Editor’s Note: This month, that is October 2020, FII’s #MoodOfTheMonth is Childhood and Relationship With Parents and Family,where we invite various articles to highlight the different experiences that we all have experienced in some form or the other in our birth or chosen families and have been negotiating with them everyday. If you’d like to share your article, email us at email@example.com.
Children’s sexuality has been a place for debate for a long time and still is. The child protection policies in India are well crafted to preserve the childhood of all children. The Protection of Children from Sexual Offences Act, 2012 was enacted to provide a robust legal framework for the protection of children from offences of sexual assault, sexual harassment and pornography, while safeguarding the interest of the child at every stage of the judicial process.
All this is what I believe is extremely vital, but are they forgetting something?
From a legal perspective, children need protection and there is protection. Having said that, I would also like to ask all the adults who may be reading this, is it, anyhow possible to ask children what to be protected may mean for them? What would being safe look like for our kids?
Agency and children almost do not go hand in hand. We are afraid to share even a fraction of our power with them. What are we afraid of? Yes, children need protection, they need adults to make this world a better place for them, but should we not ask them, at least once, how do they want that to happen? All the laws in India in terms of protecting children from sexual assault are very unidimensional; they are somehow negligent of the fact that children have sexualities too. They feel attracted, they want to receive pleasure as well.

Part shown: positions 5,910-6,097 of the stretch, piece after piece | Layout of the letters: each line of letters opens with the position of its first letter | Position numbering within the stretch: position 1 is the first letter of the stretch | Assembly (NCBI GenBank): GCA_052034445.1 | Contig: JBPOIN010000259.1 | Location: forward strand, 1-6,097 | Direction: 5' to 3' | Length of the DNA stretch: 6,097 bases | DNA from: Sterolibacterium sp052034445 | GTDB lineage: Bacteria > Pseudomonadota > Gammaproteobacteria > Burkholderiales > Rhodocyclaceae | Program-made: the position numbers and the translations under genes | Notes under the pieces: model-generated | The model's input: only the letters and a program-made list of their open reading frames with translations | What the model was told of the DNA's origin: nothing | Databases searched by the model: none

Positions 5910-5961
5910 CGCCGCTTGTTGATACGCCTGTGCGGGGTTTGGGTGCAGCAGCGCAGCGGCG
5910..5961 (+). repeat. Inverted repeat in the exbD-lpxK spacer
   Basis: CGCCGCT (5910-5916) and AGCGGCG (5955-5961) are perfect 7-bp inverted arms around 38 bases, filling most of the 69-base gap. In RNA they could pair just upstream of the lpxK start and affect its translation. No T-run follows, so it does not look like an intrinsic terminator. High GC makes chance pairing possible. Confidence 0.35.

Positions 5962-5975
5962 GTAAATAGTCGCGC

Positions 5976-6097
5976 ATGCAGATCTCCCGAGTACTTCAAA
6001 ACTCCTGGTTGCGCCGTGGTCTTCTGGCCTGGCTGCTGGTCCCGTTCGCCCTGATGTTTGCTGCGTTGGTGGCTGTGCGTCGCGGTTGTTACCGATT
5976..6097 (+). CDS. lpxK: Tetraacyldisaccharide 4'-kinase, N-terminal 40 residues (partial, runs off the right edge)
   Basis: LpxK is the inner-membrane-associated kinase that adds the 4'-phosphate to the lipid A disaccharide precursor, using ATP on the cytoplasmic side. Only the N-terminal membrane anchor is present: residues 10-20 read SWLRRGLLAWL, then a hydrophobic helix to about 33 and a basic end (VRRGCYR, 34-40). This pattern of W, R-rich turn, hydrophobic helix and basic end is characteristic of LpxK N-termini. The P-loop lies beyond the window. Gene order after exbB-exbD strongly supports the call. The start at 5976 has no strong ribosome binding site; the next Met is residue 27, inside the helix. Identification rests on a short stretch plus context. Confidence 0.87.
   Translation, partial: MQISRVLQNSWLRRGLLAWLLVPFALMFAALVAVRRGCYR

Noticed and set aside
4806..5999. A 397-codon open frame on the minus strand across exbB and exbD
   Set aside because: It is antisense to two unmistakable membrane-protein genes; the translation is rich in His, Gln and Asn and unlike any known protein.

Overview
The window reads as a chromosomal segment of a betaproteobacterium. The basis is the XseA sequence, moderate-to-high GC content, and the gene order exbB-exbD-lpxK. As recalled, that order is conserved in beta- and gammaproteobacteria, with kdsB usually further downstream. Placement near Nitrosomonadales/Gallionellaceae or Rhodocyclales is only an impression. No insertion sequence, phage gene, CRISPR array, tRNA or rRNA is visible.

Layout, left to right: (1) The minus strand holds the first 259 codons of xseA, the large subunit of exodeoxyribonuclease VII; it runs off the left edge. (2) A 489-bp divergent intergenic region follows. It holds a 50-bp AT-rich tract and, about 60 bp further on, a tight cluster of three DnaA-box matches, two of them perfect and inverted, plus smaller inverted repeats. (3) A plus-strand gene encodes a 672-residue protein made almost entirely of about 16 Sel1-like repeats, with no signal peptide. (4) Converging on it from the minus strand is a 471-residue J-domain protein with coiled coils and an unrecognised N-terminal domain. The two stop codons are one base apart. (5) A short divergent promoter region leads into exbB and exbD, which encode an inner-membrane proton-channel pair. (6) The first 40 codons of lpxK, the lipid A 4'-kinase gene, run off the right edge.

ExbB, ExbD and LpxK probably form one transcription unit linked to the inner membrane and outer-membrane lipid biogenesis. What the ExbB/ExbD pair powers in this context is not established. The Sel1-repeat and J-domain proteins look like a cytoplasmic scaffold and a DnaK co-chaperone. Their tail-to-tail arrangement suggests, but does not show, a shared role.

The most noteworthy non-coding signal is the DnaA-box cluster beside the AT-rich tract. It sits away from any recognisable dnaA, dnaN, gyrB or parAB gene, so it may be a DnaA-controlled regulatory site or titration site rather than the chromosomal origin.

Is it a good idea to deny this aspect altogether in making a safe world for our children?
Instead, should we not focus on creating a space where children are free to express themselves, and explore their sexualities in a safe and healthy manner? Are we not, in our quest to address sexual violence on children, denying them of their desires? Are we not shifting the onus on them by asking them to be asexual in the name of their safety?
I feel that as adults we need to widen our gaze and work towards a world where children are not at risk for expressing their sexuality. I know that it is a battle for many generations to come; yet I speak and urge boldly to all the grown-ups, teachers, parents and all care givers alike to listen to your kids, ask them what they feel and then have that uncomfortable ‘sex’ talk with them. Having been a queer child, I would speak about this with utmost firmness for I deserved to be told that the attraction I felt, the sense of being I was developing was absolutely valid and normal. Having been an educator I right now speak from experience that many kids feel alone, helpless and confused at a time, when for the first time they realise their sexuality.
Feeling Attracted Is Okay
Children start developing attraction to one or many genders at an age around eleven to fourteen. It is during this time, we as caregivers, must tell them that it is okay to feel drawn to someone emotionally and sexually. This feeling, for most children, would be something new and the not being able to deal with this urge may lead to drastic and inappropriate actions. We as adults must tell them that there is nothing shameful about attraction towards a person. Show them movies about coming of age, share your own experiences like stories of childhood crushes and how you felt and what you did, tell them what you feel you could have done better as well.